Popularity of K-drama soundtracks helps new singers: K-pop producer Seo

In the thriving entertainment industry of South Korea, it is rare for a relatively unknown singer to get an opportunity to record a song for a Korean drama’s original soundtrack (OST). But when it happens, K-pop composer Seo Gi-jun says, music lovers are introduced to newer voices. From singer Punch, whose collaboration Stay With Me with EXO group member Chanyeol went off the charts following the popularity of 2016 blockbuster drama Goblinto artist Gaho, who shot to fame after he sang “Start Over” for Itaewon Class, K-dramas have given new lease to the careers of many musicians.

“There are cases where an OST helped in increasing the popularity of a singer. Goblin helped in the popularity of the song sung by Punch and Chanyeol. Also, Gaho became famous after the success of Itaewon Class,” the South Korean music composer told PTI, through an interpreter, in a group interview.

It is rare that up-and-coming artistes end up being part of an OST since these songs are mostly sung by leading singers, added Seo.

“K-drama OSTs help many relatively unknown singers get popularity. But, you also have to understand that it is hard for many singers who are not famous to get an opportunity to sing a song for an OST. It is very rare because these songs generally go to the singers who are already famous,” he said.

As much as an OST is a subset of a show, it is very much an independent entity and one doesn’t need to be a K-drama fan to enjoy its album. Besides stellar performances by ensemble cast and taut storytelling, superhit K-dramas including Crash Landing On You, Descendants of the Sun, Search: WWW, Hospital Playlist, Something in the Rain, and One Spring Night, owe their popularity to the original songs that drove the plot forward.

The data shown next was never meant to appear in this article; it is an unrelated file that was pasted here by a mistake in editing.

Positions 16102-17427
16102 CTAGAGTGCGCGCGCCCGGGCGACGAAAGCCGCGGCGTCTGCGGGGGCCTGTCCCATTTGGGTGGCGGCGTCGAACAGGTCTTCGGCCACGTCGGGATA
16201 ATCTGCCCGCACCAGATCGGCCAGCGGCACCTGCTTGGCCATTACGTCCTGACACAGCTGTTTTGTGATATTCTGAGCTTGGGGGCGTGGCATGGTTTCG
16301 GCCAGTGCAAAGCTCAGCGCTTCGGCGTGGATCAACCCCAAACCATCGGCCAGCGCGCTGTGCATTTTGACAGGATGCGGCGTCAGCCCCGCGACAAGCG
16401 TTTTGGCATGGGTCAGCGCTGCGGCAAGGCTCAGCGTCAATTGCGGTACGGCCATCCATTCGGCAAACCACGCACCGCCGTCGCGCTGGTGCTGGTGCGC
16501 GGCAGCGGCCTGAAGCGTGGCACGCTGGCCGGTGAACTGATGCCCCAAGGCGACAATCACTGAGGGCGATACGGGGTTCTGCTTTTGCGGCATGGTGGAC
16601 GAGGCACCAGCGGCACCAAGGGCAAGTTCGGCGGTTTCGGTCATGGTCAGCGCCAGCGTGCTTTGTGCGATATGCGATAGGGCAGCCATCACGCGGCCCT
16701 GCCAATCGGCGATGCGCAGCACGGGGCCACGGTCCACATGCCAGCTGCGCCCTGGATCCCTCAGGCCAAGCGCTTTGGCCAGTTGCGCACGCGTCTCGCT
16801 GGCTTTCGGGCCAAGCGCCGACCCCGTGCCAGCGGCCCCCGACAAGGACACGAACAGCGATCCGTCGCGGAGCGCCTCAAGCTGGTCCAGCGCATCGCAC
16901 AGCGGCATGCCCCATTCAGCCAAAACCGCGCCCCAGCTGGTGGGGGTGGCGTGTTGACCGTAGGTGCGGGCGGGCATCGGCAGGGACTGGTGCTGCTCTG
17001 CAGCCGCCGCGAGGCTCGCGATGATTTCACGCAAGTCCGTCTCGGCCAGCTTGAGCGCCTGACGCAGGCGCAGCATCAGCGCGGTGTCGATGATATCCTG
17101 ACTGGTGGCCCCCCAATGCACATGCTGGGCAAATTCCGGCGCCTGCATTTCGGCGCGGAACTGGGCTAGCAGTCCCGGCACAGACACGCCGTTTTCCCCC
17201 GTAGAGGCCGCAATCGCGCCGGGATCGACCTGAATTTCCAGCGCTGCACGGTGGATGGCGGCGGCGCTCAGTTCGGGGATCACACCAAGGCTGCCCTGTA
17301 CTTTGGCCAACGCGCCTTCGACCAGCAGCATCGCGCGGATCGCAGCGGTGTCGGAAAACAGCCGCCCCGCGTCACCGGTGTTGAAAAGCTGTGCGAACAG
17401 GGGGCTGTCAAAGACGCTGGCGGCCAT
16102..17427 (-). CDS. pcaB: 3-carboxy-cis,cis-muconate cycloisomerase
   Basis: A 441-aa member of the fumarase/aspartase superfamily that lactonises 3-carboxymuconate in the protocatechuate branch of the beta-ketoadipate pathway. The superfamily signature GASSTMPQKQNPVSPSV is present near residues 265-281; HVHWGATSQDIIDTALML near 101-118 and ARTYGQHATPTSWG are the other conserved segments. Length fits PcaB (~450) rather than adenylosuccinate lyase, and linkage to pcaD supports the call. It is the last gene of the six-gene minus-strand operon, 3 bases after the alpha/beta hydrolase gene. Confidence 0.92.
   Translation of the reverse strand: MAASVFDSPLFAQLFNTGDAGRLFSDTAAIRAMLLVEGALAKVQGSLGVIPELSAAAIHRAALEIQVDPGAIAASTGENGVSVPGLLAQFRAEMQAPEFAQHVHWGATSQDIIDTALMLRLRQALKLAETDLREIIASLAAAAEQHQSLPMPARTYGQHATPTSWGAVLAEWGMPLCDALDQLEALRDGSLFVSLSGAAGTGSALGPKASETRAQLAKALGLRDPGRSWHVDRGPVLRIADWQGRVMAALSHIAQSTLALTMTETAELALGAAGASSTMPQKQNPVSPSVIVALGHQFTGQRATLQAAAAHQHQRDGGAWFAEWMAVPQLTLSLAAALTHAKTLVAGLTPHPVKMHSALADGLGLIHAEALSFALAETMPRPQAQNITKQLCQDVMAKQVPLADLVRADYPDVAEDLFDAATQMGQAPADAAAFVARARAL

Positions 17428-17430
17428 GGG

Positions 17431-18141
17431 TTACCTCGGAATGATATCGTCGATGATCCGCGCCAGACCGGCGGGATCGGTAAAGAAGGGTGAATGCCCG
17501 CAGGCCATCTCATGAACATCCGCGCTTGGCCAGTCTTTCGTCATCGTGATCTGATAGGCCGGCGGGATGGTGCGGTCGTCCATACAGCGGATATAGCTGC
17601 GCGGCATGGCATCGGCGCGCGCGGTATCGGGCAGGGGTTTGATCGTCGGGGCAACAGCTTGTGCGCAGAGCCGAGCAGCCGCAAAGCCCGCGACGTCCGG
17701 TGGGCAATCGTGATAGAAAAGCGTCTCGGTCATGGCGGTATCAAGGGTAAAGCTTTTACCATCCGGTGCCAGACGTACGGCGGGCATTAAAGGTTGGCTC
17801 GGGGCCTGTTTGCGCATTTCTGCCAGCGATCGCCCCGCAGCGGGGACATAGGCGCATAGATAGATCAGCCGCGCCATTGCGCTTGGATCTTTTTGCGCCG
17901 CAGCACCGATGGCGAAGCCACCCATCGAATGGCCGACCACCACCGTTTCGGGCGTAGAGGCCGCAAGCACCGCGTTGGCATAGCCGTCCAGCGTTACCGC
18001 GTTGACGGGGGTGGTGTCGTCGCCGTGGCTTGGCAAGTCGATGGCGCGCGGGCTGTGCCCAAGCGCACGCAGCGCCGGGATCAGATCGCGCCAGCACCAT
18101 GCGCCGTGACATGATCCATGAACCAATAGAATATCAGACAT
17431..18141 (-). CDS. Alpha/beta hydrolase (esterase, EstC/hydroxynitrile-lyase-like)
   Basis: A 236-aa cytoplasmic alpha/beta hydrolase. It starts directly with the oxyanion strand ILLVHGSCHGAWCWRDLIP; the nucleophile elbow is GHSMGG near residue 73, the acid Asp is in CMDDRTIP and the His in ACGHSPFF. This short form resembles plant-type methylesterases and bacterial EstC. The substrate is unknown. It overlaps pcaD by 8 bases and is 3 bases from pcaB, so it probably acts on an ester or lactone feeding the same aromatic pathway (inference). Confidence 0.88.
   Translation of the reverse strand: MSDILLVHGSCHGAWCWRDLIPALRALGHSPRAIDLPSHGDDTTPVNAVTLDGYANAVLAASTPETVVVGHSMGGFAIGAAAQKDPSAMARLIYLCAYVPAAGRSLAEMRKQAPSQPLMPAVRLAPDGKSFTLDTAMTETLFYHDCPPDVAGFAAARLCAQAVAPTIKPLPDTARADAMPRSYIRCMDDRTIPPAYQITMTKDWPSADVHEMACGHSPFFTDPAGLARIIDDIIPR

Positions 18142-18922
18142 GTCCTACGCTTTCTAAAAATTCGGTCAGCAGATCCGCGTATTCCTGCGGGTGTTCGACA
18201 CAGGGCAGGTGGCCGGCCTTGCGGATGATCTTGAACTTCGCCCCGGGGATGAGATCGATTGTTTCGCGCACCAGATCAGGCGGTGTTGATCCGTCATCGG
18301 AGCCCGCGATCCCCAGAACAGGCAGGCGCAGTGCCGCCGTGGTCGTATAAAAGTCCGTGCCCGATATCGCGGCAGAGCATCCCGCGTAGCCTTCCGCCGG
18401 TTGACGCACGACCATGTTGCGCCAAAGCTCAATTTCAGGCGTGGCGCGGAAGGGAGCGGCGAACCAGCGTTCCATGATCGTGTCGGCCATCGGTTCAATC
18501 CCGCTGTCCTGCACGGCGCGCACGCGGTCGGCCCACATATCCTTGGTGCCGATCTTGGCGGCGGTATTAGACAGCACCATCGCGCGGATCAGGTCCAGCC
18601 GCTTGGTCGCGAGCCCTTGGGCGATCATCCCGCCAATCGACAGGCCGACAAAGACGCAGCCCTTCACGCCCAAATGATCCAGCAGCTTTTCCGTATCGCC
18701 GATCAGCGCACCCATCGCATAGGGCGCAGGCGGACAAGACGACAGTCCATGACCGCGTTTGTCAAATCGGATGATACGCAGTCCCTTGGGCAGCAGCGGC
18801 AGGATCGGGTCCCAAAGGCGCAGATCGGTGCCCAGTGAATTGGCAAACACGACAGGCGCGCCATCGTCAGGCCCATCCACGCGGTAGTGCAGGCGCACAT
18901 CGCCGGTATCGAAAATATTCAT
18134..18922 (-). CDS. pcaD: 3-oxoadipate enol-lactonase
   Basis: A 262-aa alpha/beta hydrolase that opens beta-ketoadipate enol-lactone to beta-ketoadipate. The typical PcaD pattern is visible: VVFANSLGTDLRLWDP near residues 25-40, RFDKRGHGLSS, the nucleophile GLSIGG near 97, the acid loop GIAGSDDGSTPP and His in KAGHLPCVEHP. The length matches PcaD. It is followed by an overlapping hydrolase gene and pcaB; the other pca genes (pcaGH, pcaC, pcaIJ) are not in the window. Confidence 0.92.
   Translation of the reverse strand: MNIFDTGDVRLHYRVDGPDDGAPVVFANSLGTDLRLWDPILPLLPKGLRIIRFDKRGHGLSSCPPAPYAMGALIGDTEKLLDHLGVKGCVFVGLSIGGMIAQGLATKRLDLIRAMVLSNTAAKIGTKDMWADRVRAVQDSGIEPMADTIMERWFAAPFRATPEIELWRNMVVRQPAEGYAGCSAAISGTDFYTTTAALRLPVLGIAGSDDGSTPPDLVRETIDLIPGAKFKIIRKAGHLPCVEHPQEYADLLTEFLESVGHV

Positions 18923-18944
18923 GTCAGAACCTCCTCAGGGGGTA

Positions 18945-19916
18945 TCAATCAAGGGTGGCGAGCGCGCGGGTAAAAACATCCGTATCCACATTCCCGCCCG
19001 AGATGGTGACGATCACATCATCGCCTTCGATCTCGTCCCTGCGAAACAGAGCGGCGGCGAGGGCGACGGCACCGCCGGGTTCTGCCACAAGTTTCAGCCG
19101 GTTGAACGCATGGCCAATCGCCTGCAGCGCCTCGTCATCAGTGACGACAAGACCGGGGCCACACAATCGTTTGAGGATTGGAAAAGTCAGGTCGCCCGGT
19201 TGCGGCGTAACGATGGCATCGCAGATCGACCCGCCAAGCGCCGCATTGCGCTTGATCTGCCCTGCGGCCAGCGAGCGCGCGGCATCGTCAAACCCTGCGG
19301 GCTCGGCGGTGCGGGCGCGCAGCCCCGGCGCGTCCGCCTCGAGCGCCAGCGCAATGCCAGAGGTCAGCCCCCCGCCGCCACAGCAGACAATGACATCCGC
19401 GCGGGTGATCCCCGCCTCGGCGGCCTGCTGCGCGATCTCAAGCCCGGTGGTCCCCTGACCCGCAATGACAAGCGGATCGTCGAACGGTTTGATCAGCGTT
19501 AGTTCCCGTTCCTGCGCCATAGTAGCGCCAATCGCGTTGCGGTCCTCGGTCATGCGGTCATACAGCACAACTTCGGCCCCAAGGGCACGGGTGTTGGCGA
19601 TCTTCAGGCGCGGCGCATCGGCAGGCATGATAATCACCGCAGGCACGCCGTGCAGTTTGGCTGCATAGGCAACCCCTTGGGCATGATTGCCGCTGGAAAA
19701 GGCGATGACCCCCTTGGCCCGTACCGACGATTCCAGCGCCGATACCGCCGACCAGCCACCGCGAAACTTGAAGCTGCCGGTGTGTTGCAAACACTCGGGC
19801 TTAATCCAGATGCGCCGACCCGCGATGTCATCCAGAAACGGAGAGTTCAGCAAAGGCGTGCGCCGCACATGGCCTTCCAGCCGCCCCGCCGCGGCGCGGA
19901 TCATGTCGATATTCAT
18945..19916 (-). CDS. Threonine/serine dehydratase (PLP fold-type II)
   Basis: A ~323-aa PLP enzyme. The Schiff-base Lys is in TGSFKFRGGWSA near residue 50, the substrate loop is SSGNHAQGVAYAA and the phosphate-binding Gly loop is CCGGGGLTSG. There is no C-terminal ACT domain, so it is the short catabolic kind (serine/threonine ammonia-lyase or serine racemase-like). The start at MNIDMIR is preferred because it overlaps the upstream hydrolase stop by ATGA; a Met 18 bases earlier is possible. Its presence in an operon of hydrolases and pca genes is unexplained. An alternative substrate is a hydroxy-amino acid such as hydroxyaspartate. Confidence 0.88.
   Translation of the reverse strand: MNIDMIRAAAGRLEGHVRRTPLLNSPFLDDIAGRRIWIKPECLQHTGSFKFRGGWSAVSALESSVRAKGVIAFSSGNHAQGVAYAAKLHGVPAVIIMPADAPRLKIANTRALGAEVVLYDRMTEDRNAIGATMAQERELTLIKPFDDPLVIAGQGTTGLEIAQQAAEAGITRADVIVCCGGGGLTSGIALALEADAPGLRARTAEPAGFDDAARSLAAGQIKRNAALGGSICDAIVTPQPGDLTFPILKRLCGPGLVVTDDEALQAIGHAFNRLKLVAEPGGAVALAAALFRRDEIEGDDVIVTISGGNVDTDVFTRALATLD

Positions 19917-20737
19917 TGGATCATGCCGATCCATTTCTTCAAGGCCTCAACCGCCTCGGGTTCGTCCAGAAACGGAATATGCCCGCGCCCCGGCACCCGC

A hit OST has a significant impact on the popularity of a Korean drama, admitted Seo, who debuted in 2012 with Japanese singer Koda Kumi’s song “Love Technique”.

“People usually think drama is more important and OSTs follow the popularity of drama. For me, as a composer, an OST is more important,” he added.

What songs are to Indian films, OSTs are to Korean dramas.

“Usually, Korean films don’t have OSTs. They have original sound (background score) but not songs,” said the composer, whose credits include “Last Goodbye” sung by brother-sister duo Akum and Jung In’s “Actually I’m” from 2015’s Korean series Yong-pal.

Seo, who has participated in writing and arranging about 80 songs, said a producer doesn’t know when and where the next job might come from.

“One hard thing about being a composer is that this job doesn’t have any schedule. Usually, customers just demand songs whenever they want. Often, they ask ‘Can you make a song by next week?’ This is a normal practice in Seoul,” he said.

The hard work that goes into creating an OST is just as much as it is for a regular, flashy K-pop song. There are, however, budget constraints.

“(Production of) One song in an OST costs less than a K-pop song. Usually it is 1 million to 1.5 million won (Rs 90,000 approximately), that is if we exclude the money paid to the composer,” he added.

It is interesting how Seo, who didn’t like to study as a child, also teaches music at South Korea’s Baekseok Art University.

“(Growing up), I focused on music and I started my music studies in university and that has been my career till now,” he said.

Seo recently established a company called Gangnam Indie Records and is expanding the scope of music production here in South Korea. Asked what could be his next future project, the musician said, “Maybe, I’ll record another OST next week.”

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